The Vahanas or the vehicles used by Ganesha as indicated in the Mudgala Purana are a mouse (shrew), a lion, a peacock and Shesha, the divine serpent. The four incarnations of Ganesha listed in the Ganesha Purana, Mohotkata in the Krita Yuga has a lion, Mayuresvara in the Treta Yuga has a peacock, Gajanana in the Dvapara Yuga has a mouse and Dhumraketu in the Kali Yuga has a horse. Jain depictions of Ganesha too, show his Vahana variously as a mouse, elephant, tortoise, ram, or peacock.
Ganesha is often shown riding on or attended by a mouse, or a rat. The names Musikavahana (mouse-mount) and Akhuketana (rat-banner) appear in the Ganesha Sahasranama. The mouse is interpreted in several ways- as a symbol of tamoguna as well as desire, or it symbolizes those who wish to overcome desires and be less selfish, or that the rat, a type of Vighna (impediment) needed to be overcome and subdued as a destructive pest. Ganesha as master of the rat demonstrates his function as Vigneshvara (Lord of Obstacles) and like the rat, he is considered capable of penetrating the most secret places.
Thai artist Mr. Choosak Vissanukamron has created a book that carries coloured paintings of the 32 forms of Ganesha. This book is in the Thai language. This indicates an example of the modern -day presentation of a traditional concept. This can be accessed at the following link
Traditional symbolic representations of Ganesha :
Interestingly Ganesha is known as ‘Pillaiyar’ in Tamil Nadu, and he is symbolized by the “Pillaiyar Suzhi”. This is written first before writing anything on paper. This basically comprises of a part of a circle curving into a straight line, with two lines beneath it and a dot below all this. This is a very simple symbol to represent Ganesha. Before starting anything new, (especially students) draw this symbol at the beginning of their answer papers, in the hope to do well in their exams. This symbol is similar to the practice of writing “Shri” before starting anything in North India. By the use of these symbols of Ganesha, the belief is that one is ensuring the absence of obstacles in the activity leading to a successful completion.
A “Shri” styled to represent Ganesha
Yantra is a geometrical representation of the Hindu God. Different deities have different yantras. Yantras consist of geometric shapes - circles, squares, triangles, and dots known as Bindus. The circles represent nature, the squares represent culture, downward pointing triangles refer to material reality and the upward pointing triangles and dots refer to the spiritual reality in the Yantra principle.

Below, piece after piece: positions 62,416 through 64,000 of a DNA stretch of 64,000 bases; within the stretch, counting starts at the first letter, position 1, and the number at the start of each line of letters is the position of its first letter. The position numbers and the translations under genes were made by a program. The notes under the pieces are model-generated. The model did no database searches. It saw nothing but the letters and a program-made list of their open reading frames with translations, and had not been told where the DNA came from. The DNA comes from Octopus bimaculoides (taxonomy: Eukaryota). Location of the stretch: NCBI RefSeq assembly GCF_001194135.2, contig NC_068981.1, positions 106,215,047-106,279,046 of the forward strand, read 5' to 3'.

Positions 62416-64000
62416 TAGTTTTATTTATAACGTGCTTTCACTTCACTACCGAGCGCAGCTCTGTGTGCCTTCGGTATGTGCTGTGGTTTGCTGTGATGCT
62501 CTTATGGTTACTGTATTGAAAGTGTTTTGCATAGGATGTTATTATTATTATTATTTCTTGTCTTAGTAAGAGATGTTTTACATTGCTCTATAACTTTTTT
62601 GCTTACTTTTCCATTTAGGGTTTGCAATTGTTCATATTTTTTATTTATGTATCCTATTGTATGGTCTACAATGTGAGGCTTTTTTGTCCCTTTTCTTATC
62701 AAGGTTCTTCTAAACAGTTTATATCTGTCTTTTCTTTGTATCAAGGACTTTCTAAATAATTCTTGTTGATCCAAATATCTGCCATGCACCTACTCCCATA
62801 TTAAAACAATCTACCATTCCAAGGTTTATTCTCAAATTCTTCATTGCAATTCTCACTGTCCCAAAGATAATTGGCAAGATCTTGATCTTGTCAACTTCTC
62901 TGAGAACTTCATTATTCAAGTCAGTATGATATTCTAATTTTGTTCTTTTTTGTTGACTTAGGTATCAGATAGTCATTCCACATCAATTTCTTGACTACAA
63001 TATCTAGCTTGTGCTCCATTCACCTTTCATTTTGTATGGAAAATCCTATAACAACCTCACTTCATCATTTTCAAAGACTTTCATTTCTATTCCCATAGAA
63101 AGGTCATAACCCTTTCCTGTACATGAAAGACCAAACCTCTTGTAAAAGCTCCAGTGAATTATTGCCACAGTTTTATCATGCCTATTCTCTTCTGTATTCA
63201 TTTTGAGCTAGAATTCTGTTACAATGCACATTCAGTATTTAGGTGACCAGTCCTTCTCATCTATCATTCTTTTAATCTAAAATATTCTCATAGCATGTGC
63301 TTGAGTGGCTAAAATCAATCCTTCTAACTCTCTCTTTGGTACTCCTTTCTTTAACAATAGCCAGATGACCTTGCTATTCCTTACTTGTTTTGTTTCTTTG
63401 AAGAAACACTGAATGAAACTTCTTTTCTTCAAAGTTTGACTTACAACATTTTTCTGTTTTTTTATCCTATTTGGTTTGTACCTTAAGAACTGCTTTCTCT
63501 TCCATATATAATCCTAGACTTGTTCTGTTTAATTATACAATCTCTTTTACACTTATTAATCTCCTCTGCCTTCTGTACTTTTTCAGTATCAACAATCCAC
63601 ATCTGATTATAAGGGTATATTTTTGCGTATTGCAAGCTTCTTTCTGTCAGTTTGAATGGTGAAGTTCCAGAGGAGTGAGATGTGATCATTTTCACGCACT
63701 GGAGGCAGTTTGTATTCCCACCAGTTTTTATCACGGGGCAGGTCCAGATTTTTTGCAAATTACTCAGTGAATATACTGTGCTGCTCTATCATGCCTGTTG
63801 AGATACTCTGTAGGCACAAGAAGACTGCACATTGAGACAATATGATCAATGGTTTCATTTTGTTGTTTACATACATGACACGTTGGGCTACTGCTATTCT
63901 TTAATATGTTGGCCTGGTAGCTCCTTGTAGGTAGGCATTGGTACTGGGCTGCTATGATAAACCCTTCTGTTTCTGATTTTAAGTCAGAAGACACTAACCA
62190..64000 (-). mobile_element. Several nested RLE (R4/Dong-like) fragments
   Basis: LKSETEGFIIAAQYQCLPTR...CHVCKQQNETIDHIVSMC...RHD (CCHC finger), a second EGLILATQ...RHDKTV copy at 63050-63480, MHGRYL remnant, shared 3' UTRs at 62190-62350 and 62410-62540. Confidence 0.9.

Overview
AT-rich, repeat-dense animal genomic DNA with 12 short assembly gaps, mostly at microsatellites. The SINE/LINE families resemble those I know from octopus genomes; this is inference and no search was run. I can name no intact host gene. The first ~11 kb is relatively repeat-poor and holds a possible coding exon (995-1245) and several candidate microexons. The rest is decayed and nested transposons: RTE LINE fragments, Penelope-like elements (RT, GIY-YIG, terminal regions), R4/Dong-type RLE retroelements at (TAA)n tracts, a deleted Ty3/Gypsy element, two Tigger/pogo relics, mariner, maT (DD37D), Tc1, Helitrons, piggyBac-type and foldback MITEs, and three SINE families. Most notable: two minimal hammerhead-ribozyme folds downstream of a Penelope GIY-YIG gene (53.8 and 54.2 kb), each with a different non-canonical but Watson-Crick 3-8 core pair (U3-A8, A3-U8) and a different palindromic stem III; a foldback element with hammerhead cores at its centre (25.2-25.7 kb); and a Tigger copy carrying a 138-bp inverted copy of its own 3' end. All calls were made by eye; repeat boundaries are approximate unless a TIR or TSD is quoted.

Ganesha Yantra (Image source)
All Yantras are usually contained in a square with four T-shaped gates( this means a Bhupura or the worldly realm) A circle is inscribed inside this square and is followed by 8 lotus petals emerging from another smaller circle within. Within this are the patterns which differ for each God.
In the Ganesha yantra, the final inner circle contains
• an upward pointing triangle
• a downward pointing triangle, and an upward pointing triangle placed in a way to create a six-pointed star
• a dot or a Bindu
The geometrical forms in the Ganesha Yantra indicate that this is more related to spiritual reality than material reality. This indicates that Ganesha is a householder God with leanings towards asceticism.
These Yantras are available printed on paper or as paintings or also as embossed patterns on thin copper sheets. The Ganesh Yantra in any of these forms is framed and placed in appropriate places at homes, offices, business establishments, or temples.
Ganesha Yantra embossed on a copper sheet. (Image source)
The Ganesha Yantra is believed to be a sacred energy device that radiates positive energy which infuses within one the power to focus and successfully accomplish all goals.
Ganesha is given the foremost privilege in all the divine rituals of being invoked first. The belief is that fervent prayers to his Yantra will bring about positive reverberations into one’s life and living space. The use of such Yantras is recommended when one is planning to undertake a new business venture or is stepping into a new phase of life. The Ganesh Yantra would help to curb all the impediments that could block the way and also to ward off negative influences and achieve success.
There are some guidelines for using these Yantras. As it is believed to be a cosmic conductor of energy, it is recommended that it be placed on an altar or shrine facing the East or the North. Like how the Hindus perform puja after the daily bath the Yantra too is to be worshipped with flowers, sandalwood paste and also offering a lighted lamp or a lighted incense stick. The eyes and mind are to then focus at the centre of the Yantra and chant a Ganesh mantra like “Om Gam Ganapathaye Namaha” for say 108 times to achieve higher levels of consciousness.
Ganesh Yantras are also available as pendants, in copper, silver, gold, ceramic, or wood to be worn on a person. These are popular because of their significance and the strong belief that people have in Lord Ganesha.